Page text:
Tire dealers who menu price repair jobs must clearly explain the limitations or parameters of the price quote.
Those who don't communicate these are flirting with disaster, an automotive service software specialist said.
In my last column, Jerry Noble advised tire dealers and service shop operators to increase both professionalism and profitability by charging odd-change labor rates. Mr. Noble, a former technician, service writer and shop manager, worked as a tool dealer for nearly 20 years. Today he's president of Automotive Visions (www.auto-vis.com), developers of Take Charge Service Management Software.
Mr. Noble wrapped up an extensive interview with Tire Business by advising owners and managers who routinely menu price certain repair jobs to carefully clarify what the menu price does and does not include. Countless times he has watched well-intentioned service personnel confuse and/or anger customers by giving the false impression that the menu price was, indeed, the price for the job.
When the service writer reports back later that, for instance, the caliper piston is frozen or the rotors are worn below minimum thickness, some customers feel duped or misled. Then an ugly and unnecessary confrontation may occur. Or they conceal their anger and simply never come back. But they also bad-mouth your business to anyone who'll listen.
Truly successful tire dealerships and repair shops have talented sales people who know how to politely but clearly explain the limitations of a menu price. This additional 30-40 seconds of clarification builds trust up front and saves untold potential aggravation later with a skeptical or distrustful motorist. These communication skills always distinguish an exceptional shop from an average one, Mr. Noble noted.
Friendly, personal service is another hallmark of successful automotive service centers. Unfortunately, friendly service often hampers profitability by consuming more time than managers realize. That's why Mr. Noble urges owners and managers to maintain their personal service but to realistically account for the time. For example, make the first 15 minutes of a typical transaction count as 30 minutes in your billing.
In other words, somehow factor a 30-minute labor charge somewhere into the bill to cover the valuable time service personnel spend meeting and greeting customers as well as gathering vital information such as vehicle history, describing and defining symptoms, etc. Add up these 15-minute intervals over the course of 12 months and you'll see the total isn't trivial.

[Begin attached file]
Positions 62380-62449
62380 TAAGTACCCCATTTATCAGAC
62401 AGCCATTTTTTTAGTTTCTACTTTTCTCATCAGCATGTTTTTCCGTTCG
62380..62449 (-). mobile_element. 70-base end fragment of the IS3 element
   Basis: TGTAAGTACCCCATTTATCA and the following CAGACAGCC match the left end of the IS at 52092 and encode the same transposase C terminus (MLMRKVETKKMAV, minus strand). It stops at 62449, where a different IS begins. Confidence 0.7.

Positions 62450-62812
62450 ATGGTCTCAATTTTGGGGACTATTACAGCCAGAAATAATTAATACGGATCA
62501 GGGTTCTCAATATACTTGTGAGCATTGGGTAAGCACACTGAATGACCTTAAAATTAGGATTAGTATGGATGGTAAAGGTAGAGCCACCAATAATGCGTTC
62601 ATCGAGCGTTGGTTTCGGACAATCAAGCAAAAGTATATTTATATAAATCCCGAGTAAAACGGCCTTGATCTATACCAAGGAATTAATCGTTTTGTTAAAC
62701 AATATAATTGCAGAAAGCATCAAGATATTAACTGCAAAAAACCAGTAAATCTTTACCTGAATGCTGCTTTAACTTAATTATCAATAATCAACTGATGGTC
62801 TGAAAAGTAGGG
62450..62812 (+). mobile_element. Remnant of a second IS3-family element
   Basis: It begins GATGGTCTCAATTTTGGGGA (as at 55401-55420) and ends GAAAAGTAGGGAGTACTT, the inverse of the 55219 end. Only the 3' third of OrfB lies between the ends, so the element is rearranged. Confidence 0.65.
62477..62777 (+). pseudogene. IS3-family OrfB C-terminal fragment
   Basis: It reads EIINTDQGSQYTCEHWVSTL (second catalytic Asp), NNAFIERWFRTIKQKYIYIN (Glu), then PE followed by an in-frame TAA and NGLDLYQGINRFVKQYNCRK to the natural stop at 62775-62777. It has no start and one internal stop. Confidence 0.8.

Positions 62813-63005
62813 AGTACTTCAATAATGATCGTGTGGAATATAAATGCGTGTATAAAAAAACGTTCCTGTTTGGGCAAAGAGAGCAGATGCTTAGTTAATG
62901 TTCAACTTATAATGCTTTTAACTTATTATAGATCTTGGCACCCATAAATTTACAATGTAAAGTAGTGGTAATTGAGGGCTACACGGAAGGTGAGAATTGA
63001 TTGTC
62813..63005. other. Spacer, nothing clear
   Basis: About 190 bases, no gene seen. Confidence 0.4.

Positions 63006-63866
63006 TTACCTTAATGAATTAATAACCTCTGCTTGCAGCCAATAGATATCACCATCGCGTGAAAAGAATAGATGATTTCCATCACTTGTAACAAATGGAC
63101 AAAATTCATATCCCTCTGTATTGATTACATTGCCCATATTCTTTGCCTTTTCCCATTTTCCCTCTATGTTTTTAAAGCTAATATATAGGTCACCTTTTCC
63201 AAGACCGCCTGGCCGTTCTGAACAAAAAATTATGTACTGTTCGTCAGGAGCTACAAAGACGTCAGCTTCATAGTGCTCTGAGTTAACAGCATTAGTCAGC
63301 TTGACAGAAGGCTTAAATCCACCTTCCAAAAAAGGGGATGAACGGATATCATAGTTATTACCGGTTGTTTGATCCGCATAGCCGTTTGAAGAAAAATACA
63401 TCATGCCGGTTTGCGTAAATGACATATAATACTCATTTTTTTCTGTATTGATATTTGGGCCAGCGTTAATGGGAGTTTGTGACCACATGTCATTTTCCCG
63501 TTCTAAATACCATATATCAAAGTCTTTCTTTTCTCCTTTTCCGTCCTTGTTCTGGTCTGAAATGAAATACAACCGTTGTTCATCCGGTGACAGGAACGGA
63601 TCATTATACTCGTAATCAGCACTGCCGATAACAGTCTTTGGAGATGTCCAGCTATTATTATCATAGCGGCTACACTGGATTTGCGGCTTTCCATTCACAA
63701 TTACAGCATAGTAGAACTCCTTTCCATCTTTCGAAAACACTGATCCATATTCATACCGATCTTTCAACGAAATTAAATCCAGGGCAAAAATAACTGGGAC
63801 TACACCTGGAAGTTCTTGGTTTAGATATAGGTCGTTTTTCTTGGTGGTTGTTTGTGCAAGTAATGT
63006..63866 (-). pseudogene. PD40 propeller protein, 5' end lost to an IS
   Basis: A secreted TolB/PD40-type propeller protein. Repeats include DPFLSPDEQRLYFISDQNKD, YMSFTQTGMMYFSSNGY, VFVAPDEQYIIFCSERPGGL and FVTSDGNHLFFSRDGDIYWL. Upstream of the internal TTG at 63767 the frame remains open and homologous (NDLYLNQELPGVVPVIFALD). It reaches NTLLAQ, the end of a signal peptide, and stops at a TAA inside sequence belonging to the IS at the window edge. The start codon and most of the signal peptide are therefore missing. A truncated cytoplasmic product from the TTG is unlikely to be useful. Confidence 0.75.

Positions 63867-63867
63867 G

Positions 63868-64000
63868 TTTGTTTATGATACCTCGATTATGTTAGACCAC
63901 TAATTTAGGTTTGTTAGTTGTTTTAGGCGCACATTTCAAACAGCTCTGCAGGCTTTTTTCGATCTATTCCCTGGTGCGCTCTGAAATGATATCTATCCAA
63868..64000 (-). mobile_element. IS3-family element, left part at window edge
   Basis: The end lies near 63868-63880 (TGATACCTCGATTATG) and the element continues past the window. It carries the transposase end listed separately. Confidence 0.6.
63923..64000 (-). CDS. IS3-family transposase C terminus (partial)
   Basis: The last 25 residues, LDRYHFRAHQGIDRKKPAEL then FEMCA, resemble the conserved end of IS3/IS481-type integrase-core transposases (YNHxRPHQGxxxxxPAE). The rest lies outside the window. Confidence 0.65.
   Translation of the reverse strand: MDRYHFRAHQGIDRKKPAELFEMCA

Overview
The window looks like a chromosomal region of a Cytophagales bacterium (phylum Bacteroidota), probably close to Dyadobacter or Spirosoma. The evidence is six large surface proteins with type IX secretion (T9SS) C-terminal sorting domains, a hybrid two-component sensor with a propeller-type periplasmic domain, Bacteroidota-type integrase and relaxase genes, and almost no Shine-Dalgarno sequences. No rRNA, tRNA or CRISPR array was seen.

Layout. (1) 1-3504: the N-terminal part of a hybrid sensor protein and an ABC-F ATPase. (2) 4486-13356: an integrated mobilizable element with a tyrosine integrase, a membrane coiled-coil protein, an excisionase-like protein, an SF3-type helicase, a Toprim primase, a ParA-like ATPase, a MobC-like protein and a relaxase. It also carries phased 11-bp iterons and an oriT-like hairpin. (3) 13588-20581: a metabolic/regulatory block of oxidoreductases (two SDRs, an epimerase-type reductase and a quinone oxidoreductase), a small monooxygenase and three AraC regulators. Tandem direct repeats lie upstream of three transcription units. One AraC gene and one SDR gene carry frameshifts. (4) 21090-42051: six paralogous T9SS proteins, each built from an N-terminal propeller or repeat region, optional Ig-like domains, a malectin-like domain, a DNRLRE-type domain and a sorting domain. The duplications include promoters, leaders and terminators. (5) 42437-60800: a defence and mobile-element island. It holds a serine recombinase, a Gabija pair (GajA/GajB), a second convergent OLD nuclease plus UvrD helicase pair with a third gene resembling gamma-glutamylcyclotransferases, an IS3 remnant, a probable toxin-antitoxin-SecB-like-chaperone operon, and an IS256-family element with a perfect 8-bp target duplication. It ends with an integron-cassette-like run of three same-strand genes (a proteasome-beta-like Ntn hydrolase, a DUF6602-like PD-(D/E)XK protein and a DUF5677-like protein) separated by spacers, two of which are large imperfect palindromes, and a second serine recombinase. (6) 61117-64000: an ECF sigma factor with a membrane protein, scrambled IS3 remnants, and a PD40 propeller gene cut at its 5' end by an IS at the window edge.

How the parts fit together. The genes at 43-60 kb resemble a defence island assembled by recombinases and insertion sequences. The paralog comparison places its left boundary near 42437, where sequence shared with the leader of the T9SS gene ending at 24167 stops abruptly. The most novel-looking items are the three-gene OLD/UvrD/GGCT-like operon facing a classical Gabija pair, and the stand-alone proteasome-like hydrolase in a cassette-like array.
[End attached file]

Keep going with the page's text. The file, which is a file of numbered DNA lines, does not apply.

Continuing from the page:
Over the years, careful observation taught Mr. Noble that fairly routine meet-and-greet encounters easily occupy 15 minutes. Slightly more involved ones routinely consume 20-30 minutes of your time. Doctors, lawyers and accountants don't hesitate to charge for increments of their time and expertise-often without yielding any answers or solutions. Certainly automotive doctors are entitled to account for their incremental time, he argued.
Finally, don't forfeit profits through ill-conceived or poorly reasoned discounts. For example, it's not uncommon to see signs boasting 10-percent discounts for senior citizens. But that innocent-sounding discount may cost the boss more than he thinks. Mr. Noble said that after years of analyzing the numbers, he found that a boss typically takes home 15-20 percent of the total invoice. So if the repair job totals $100, the boss takes $15-$20 of that as profit.
In previous columns, I reminded readers that the boss gets paid last. He or she pays the overhead-including salaries-first. Profit for the boss is the money that's left over.
Suppose the boss gives ``$10 off'' that 100-buck repair bill to entice seniors. If the boss gives 10 percent off $100, he or she forfeits $10. Yes, that means the boss gave away $10 of the $15-$20 he or she typically made in the first place!
Figures don't lie. Again, the discount amounts to $10-which equals a whopping 66 percent of $15. That $10 equals 50 percent of $20. Therefore, that supposedly harmless 10-percent discount ended up costing the boss 50-66 percent of his or her profit on this job.
The bottom line is to understand the true impact of discounts on profitability before you glibly offer them.